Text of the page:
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Extended-spectrum beta-lactamases (ESBL) are enzymes that confer resistance to most beta-lactam antibiotics; these include penicillins, cephalosporins and aztreonam. Community and hospital-acquired ESBL-producing Enterobacteriaceae are prevalent worldwide and include common gut microflora, such as Escherichia coli. Infections with ESBL-producing organisms are associated with poor outcome and high mortality rates. However, because the reliable identification of ESBL-producing organisms is challenging, their prevalence is likely to be underestimated.
The first ESBL-producing organisms were isolated in the 1980s; today there are hundreds of different ESBL-producing strains resulting from successive mutations. The emergence, particularly in hospital, of resistant E. coli creates a vicious circle; the use of large spectrum antibiotics essentially leads to the emergence of greater numbers of resistant bacteria.
Christian Cattoen, from the Valenciennes Hospital Group in France, explained how this occurs ‘… the antibiotics are excreted from the body via the liver, therefore arriving in the digestive tract in bile. The normal gut microflora sensitive to the antibiotics is wiped out and in the void that is left, the resistant strains of E. coli, even if only present in very low numbers can now rapidly multiply. Nature abhors a vacuum!’
To combat these bacteria a family of antibiotics, now nearly 20 years old was developed – the carbapenems. The original molecule with anti-b-lactamase activity was derived from Gram-positive bacterium Streptomyces clavuligerus. However, by the 2000s the first carbapenem resistant strains had been isolated. Resistance to carbapenems is now appearing at regular intervals worldwide from different mutations. The discovery of new producers of carbapenemases, a form of b-lactamase, is a worrying trend. ‘While still highly effective against ESBL-producing organisms and other multi drug resistant organisms, both Gram-negative and Gram-positive, the use of these antibiotics must only be considered as a last resort,’ Cattoen insisted.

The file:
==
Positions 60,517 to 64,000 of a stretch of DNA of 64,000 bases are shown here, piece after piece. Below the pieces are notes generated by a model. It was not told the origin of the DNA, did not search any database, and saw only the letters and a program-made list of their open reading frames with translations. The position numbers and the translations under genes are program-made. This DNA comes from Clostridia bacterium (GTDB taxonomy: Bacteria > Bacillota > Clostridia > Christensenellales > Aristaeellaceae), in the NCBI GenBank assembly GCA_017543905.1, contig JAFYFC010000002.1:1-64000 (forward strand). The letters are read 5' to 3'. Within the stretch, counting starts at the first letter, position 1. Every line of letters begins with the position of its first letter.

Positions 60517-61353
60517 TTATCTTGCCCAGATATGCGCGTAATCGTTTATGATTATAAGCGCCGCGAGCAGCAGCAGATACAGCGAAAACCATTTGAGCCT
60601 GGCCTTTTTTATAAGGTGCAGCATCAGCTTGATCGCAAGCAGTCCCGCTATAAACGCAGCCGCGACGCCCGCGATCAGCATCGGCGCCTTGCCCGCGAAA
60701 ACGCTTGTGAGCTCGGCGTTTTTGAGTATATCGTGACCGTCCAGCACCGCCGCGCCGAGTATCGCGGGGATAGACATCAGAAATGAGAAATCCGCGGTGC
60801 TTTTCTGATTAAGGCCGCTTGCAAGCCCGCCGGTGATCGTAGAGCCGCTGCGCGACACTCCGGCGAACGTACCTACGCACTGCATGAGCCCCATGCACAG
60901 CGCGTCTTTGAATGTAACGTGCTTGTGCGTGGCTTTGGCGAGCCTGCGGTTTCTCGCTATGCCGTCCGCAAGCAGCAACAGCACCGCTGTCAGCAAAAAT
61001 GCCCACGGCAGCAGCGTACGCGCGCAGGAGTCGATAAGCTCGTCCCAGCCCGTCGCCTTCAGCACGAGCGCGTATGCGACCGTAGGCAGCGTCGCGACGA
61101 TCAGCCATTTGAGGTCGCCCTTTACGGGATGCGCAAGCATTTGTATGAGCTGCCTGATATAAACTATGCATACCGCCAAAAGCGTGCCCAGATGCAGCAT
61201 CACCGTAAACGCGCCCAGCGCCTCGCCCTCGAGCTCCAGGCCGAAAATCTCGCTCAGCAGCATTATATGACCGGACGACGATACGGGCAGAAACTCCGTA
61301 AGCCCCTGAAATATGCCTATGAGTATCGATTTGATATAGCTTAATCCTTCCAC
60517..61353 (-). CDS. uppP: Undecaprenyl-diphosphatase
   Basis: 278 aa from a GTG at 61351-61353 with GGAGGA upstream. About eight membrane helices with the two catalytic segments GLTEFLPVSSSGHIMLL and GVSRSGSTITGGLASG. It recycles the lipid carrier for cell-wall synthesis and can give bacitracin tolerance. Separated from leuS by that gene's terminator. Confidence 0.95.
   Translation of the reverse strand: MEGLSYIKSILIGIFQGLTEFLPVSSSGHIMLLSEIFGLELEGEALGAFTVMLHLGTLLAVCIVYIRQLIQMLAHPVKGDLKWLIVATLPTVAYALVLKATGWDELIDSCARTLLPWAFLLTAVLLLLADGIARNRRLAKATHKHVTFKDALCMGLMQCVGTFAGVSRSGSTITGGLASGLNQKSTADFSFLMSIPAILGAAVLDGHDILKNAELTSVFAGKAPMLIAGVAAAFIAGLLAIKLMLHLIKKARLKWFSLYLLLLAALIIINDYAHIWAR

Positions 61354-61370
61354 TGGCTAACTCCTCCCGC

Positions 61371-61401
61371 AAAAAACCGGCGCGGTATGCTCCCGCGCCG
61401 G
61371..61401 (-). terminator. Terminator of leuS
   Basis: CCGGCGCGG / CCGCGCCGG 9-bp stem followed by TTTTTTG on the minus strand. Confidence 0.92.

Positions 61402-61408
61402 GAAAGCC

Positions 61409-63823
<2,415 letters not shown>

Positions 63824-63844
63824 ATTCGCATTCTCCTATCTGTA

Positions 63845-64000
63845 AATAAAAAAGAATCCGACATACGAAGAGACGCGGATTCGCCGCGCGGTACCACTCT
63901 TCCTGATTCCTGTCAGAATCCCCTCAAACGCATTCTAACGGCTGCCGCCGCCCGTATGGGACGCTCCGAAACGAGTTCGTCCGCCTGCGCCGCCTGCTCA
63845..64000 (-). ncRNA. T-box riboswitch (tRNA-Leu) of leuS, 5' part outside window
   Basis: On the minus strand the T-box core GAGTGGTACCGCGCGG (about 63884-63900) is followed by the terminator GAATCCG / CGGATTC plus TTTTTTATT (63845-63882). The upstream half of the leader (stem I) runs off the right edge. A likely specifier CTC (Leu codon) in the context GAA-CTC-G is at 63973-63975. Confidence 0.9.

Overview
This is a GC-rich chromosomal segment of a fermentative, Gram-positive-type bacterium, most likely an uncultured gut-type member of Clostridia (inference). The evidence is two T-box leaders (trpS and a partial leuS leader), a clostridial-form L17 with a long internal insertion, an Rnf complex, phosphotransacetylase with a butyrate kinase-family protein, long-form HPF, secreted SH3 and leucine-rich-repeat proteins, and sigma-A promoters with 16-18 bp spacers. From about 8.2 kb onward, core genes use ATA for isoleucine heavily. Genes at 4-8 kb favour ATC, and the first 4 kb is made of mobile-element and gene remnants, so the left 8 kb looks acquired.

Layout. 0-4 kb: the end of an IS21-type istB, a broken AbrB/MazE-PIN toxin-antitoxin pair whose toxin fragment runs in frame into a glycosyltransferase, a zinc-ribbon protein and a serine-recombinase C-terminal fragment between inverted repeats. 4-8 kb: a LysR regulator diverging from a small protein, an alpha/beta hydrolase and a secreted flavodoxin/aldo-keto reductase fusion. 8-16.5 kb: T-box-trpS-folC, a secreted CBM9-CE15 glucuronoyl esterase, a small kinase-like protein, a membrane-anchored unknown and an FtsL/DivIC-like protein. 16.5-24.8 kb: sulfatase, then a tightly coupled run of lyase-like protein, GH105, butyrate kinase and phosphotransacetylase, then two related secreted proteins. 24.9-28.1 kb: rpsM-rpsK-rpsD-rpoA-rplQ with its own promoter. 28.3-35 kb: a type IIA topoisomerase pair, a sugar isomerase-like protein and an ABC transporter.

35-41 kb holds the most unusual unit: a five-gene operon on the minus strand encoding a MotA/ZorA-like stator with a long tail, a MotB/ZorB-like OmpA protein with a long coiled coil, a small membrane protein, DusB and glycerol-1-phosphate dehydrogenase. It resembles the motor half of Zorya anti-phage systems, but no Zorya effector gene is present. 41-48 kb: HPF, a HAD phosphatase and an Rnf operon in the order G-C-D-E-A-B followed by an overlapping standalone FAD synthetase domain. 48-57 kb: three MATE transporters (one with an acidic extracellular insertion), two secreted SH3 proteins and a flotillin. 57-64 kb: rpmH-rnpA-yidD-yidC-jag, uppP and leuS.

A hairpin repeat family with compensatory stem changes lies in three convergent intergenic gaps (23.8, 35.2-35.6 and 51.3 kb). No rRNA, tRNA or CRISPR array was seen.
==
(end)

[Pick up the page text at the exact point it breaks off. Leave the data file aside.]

In 2015, the World Health Organisation issued a warning about the spread of bacteria resistant to carbapenems, drawing attention to the fact that they were now a global phenomenon.
This rapid increase and spread of dangerous bacteria turns the spotlight on the clinical laboratory. Firstly, in helping to reduce the use of broad-spectrum antibiotics by concentrating on new methods for returning an antibiogram in a timely manner, so the clinician can initiate appropriate treatment for the isolated pathogen. Recently developed rapid antimicrobial susceptibility testing methods include classical agglutination assays, molecular testing methods, e.g. qPCR, DNA microarrays, Luminex xMAP assays and next generation sequencing. Additionally, there are fluorescence in situ hybridisation (FISH) and mass spectrometry-based methods, e.g. phyloproteomics, assays using stable isotope labelling of amino acids, mass spectrometric beta-lactamase assays, PCR/electrospray ionisation-mass spectrometry (PCR/ESI MS), mini-sequencing and mass spectrometry-based comparative sequence analysis (MSCSA) all aiming to rapidly identify and determine the susceptibility profile of pathogens.
While, not immediately available to all laboratories, clinical laboratories should certainly think about incorporating techniques, such as DNA chips, to more easily identify carbapenem resistant bacteria, so that infected patients can be quickly isolated and the hospital’s contingency plan for containment implemented. ‘The clinical biologist should be fully implicated in this procedure,’ Cattoen advised. The reliability of our results is primordial, the better the techniques we have, the sooner we can raise the alert and put processes in action, that the clinical laboratory needs to be at the heart of.’